So Christmas in July went well. Much better than I could have imagined, actually. $255 dollars were donated (well $275 if you count the $20 that was given to us at a gas station).
If you are not sure what I am talking about, refer to my prior post. It explains it better.
So we gathered, all nine of us: Chelsea, Heather, Kelly, Nicole, Lauren, Johnathon, Kyle, Aaron and I. With our donations, and those we gathered. Much thanks to Kayleigh, Kelly, Jill and Andrew (if there were others, I am sorry) there was 255 dollars-which was way more than we expected.
Our first stop was Aldi's. Here we had two objectives: one to buy food for the Salvation Army, and the other, to bless a family by paying for their groceries. While most gathered groceries, Kelly and Chelsea went to bless a man by buying his groceries. Upon offering to pay for a gentleman's groceries, they were turned down and had a hundred dollar bill flashed at them. While that was discouraging, we kept on and payed for someone else's groceries.
Our next stop was the Salvation Army, to drop off the groceries we bought. They were very grateful for our donation, but we didn't stay long as they were serving dinner when we stopped. However, before we left, a guy with baggy pants and dread locks invited us to the church service across the road. He was great at speaking up and seemed like a very nice person. We explained to him what we were doing and declined politely.
Our next place to stop was Goodwill. We went inside with money in hand, prepared to help customers pay for their purchases. One customer politely declined. When we attempted to give the money to the cashier for the next person to check out with (people were shopping, but not checking out at the moment), we had to talk to the manager to make sure it was allowed. She said that while she had never seen this happen before, there were no rules against it. Thus we were able to leave the money and continue on our journey.
All this done, we had only spent 75 dollars of the money. We still wanted to buy someone dinner as well as fill up a few gas tanks.
The first gas station we visited had a few people filling up. The problem was that they all seemed to have really nice cars (and clothes, for that matter), and our goal was to help those who needed it most. So we went to what seemed to be the lower income area of town. There were plenty of cars that needed filled there. The first man we asked said he was only planning to put a couple of dollars into it. When told we would pay to fill it up entirely, he got defensive and would not allow us to put any more in. I wonder what he was thinking. From our point of view, we were trying to help, yet he did not allow us to help. I'm sure he didn't mean to, but he left us feeling a little defeated, as we could see he needed the help and wouldn't accept it. We were able to help a few other vehicles and there was a really shabby van that was parked out front, but didn't pull up to the tank. To say the van was shabby might be an understatement. It was rusting out and when the driver's side door was opened, the plastic part (that should be attached to the door) flapped in the wind. Wondering if maybe money was the issue, one of our group asked her if we could fill her tank for her. She was overjoyed responding that, "she had been running on fumes for days". If she was the only one we had an impact on-the entire night was worth it. We were unable to stay there for very long, because the cashier asked us to leave, saying we were soliciting and she was going to call the cops if we didn't leave. However untrue and outrageous that was (Chelsea kind of wanted them to call the cops, just to see what they would say) we complied and left.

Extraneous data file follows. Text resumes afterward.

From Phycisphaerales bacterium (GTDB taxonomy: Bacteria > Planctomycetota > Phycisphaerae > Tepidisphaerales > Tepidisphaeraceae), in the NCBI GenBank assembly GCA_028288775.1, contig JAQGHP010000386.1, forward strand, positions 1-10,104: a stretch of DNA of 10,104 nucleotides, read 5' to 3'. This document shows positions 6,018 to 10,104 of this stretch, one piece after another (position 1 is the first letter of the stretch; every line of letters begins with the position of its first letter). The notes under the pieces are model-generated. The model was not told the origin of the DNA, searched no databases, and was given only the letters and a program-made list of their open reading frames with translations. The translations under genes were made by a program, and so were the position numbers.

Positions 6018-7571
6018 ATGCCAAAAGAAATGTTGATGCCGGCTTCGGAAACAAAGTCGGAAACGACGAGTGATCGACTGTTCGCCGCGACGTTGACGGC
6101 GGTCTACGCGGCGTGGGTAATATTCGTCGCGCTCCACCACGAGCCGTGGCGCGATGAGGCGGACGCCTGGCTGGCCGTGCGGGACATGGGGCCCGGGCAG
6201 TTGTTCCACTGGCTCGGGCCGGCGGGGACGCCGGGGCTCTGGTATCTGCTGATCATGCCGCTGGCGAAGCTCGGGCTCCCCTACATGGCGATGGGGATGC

We went to another gas station, and helped a few others there. While at that station, I asked one man if he needed any gas (he had been parked at the air compressor, but not at the gas tank). He said his tank was full, but asked why we were buying people gas. I told him what we were doing and a few minutes later, he pulled up to where we were standing (scouting out cars) and handed us a twenty dollar bill and asked us to use it in our cause. That was pretty amazing and totally unexpected!!
We then went to a couple restaurants, mostly fast food. We found it was easiest to catch the people as they went through the drive through, although it is amazing how skeptical people can be. We had quite a few people ask us why, and others seemed like they didn't know what to say at all. One man in Stake and Shake repeatedly asked us what his end of the deal was. Many paused for a long while before accepting the gift and muttered a thanks. It was almost like they were waiting for us to say it was all a trick. People just do not typically go around giving out free gas, meals or groceries-and it seemed to through the majority of the people we offered help to for a loop.
A few asked us to find someone who needed it greater than they, and we complied. These few were the only ones who really seemed like they understood what we were doing. These were the ones that didn't hesitate. They might have asked us what moved us to do this, but questioned more because they wanted to know than like it was incredulous that someone would buy their gas for the day.
I hope that at least one of the people we helped will be affected in a way much greater than having their costs waived for the day. I would like to think that maybe we have caused some of those people to think about why someone might give willingly to others. And maybe, if we are lucky, one of them might be inspired to help someone else. Overall, I would love it if we were able to give just one person a glimmer of hope that there is still good in this world, and that we can make it through.